There are so many processes which go into making a single item of clothing and to think of how many millions of clothes are made every year! All of these processes use environmental resources, such as fossil fuels for the transportation of fibres grown in one country to where they are manufactured into garments in another country and then sold in another. This is how some of the processes to produce fibres and fabrics can ruin the environment and some of the actions which can be implemented to improve damages: » Read more..
Tag Archive for Fabric production
Mentioned in the previous posts was how the fibre and yarn can make all the difference when it comes to choosing the right fabric. Now we discuss the fabric weave. Weaving can be a fairly simple to a more complex process depending on the thickness of the yarns, the thread count, the tightness of the weave and the way the warp and weft are interlocked.To alter the weight of a fabric or to make a fabric more opaque or sheer can be achieved by changing the weight of the yarn, the fibre type in the yarns or by varying the number of yarns used (thread count).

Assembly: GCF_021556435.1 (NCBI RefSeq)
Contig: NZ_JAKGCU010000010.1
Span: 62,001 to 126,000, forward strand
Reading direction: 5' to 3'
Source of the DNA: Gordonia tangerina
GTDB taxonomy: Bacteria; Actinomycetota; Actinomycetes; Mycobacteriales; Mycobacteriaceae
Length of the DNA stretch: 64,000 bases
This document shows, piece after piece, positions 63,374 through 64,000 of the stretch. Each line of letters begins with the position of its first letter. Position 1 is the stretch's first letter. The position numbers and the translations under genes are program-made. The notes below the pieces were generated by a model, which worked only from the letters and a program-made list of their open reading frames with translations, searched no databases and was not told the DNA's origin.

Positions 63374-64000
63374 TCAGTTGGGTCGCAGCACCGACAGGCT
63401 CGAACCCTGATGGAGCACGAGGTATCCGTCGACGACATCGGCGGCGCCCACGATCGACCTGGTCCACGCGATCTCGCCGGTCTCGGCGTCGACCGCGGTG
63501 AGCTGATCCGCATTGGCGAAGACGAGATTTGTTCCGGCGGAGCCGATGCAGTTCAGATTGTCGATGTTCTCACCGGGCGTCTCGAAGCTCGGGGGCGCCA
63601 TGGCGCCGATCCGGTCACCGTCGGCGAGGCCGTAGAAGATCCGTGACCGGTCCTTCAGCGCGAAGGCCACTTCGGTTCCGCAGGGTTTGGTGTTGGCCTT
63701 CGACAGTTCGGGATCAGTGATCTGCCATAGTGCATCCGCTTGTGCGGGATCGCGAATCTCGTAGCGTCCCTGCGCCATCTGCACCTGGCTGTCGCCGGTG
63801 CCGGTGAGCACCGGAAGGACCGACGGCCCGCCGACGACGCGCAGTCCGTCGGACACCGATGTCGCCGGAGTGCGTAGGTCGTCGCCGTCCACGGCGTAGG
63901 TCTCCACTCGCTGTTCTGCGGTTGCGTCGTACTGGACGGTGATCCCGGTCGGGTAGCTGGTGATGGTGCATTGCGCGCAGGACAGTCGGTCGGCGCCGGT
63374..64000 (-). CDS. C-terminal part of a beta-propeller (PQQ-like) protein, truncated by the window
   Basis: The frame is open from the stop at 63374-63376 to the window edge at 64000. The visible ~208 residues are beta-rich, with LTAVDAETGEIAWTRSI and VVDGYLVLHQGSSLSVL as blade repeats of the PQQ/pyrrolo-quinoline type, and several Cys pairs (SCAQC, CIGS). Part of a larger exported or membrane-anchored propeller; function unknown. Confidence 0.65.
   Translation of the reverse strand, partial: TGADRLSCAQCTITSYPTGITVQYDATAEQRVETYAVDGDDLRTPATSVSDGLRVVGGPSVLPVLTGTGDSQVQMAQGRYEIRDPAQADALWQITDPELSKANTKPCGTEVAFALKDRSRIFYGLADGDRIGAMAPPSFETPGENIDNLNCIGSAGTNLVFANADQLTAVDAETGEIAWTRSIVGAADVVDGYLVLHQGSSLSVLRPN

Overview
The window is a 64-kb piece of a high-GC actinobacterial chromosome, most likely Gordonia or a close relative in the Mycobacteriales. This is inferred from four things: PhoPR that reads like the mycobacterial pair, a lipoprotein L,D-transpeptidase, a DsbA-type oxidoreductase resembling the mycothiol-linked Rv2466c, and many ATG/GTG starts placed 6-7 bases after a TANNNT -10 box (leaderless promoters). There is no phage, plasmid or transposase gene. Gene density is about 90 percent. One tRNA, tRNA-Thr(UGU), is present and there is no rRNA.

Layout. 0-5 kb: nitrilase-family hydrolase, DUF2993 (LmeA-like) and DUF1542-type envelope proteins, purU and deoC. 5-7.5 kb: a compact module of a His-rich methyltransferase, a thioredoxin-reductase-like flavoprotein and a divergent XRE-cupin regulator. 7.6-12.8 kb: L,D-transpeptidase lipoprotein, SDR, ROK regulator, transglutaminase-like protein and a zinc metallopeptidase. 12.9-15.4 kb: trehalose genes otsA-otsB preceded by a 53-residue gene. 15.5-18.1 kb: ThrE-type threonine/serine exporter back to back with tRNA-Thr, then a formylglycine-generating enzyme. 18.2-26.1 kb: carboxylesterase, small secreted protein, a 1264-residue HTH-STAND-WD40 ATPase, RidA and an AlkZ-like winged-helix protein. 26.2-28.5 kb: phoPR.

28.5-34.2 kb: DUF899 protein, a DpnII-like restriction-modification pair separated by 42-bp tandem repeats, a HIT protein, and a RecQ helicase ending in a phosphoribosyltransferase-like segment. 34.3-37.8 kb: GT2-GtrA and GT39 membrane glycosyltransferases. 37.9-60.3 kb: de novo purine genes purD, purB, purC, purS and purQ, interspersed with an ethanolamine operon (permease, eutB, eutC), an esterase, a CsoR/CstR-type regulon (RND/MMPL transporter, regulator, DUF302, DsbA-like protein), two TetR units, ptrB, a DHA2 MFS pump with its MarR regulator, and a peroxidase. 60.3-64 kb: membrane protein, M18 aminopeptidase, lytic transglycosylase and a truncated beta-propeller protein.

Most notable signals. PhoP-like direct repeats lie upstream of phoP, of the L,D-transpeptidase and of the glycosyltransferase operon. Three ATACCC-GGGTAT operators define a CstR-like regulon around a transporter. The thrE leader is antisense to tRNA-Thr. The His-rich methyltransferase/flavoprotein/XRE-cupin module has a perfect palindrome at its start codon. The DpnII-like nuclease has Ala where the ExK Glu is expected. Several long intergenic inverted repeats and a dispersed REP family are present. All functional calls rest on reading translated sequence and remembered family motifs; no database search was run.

Thread count refers to the number of threads in each square inch of a fabric, it is usually considered that the higher the thread count in a fabric weave, the higher the quality the fabric is, but this depends on what the fabric is to be used for.
The weft which is also called the fill yarn, runs horizontally from selvedge to selvedge. Warp threads run vertically length ways. » Read more..
I was recently in Lyon in France, where they make beautiful silk luxury items, and I discovered some interesting facts about silk manufacturing that I’d like to share with you. As early as the 12th century, the Chinese were the first to produce silk. They used it to make winter clothes, bow-strings and fishing-nets since silk was a very cheap product there. It is a natural fibre produced by the caterpillar of the mulberry bombyx butterfly. The breeding of this silkworm is known as sericulture.
Woven fabrics are composed of fibers that are hung on a loom and then interlaced with other fibers, both vertically (known as the warp) and horizontally (known as the weft), to form a textile. A helpful mnemonic device to remember the different directions is, “Weft goes right and left.” » Read more..